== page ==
Eire/Republic of Ireland 1937-1972
- $75.00 - Member
- $80.00 - Non-Member
Article 4 of the Irish constitution adopted in 1937 by the government under Éamon de Valera states that Éire is the name of the state, or in the English language, Ireland. Some Irish wit named the state "DevelEire" The constitution contained articles 2 and 3 which were a territorial claim on Northern Ireland. These articles were removed in 1998 as part of the Belfast/Good Friday Agreement. The 1937 Constitution enshrined a special position for the Catholic Church. It also removed many progressive gains that women had achieved in the previous twenty five years. It failed to remove the English King as head of state. This took until 1948 to be dealt with.
Ireland remained neutral during World War 11. The DeValera Government interned and executed members of the IRA during the war. In 1948 after 16 years in government the country voted for change. The opposition parties came together to form a coalition government. In 1949 – Eire become the " Republic of Ireland" The 1950's are remembered as "The Lost Decade" due to emigration, unemployment and recessions. In 1956 the IRA started its six year "Border" Campaign. By the 1960's the Irish economy abandoned protectionist policies and began to attract foreign investment. The 1960's was a boom decade. As violence erupted in Northern Ireland at the end of the '60's thousands of refugees poured into the Republic. The "Arms Crisis" in 1970 was the result of efforts by some members of the government to support the IRA. In 1972 the British army murdered 14 people in Derry.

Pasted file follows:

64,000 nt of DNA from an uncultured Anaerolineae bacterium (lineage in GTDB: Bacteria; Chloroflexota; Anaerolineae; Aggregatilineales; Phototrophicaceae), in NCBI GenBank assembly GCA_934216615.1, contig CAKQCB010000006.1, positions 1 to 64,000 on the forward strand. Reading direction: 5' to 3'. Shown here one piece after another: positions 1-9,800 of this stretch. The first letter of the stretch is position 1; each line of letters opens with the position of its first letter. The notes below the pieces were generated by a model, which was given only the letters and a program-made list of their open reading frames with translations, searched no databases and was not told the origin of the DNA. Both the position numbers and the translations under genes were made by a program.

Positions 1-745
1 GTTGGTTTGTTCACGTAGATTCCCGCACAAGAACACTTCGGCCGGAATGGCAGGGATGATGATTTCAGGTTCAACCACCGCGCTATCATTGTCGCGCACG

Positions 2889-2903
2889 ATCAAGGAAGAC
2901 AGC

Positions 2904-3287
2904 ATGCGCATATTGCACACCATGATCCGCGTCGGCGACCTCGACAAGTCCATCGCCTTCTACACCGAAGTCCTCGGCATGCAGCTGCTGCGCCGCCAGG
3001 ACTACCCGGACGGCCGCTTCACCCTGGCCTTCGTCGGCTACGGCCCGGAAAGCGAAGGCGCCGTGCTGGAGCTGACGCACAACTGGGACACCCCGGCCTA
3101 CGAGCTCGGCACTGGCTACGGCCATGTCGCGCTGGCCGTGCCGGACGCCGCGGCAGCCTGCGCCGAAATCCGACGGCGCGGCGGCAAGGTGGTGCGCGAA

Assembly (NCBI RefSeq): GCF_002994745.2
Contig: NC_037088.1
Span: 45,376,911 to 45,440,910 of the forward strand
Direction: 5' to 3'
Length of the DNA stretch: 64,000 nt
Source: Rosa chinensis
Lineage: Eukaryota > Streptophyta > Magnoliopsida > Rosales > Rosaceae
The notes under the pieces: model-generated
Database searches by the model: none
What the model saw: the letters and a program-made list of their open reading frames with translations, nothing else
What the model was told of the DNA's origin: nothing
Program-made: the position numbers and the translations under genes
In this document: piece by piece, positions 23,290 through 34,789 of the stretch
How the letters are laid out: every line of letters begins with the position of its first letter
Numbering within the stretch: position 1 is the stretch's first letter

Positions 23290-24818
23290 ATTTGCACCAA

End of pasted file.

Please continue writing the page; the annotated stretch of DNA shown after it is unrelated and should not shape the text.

This class meets in the Maker's Space & Mentor Studio on the lower level of the Education Wing.
No materials required other than a notebook and pen.
Sean Murphy is from Ireland and has studied the Economic, Social and Political History of Ireland and has a Bachelors degree and a Masters degree in Sociology and Politics. He teaches Irish set and ceile dancing and traditional Irish music at venues on Cape Cod and Nantucket. He is also involved in promoting Irish music sessions and cultural events. In 2014 he was awarded the Thomas P McCann "Altruism Award" trophy by the Cape Cod St. Patrick's Day Committee for his "support and commitment to the Culture and Heritage of Ireland and its people."
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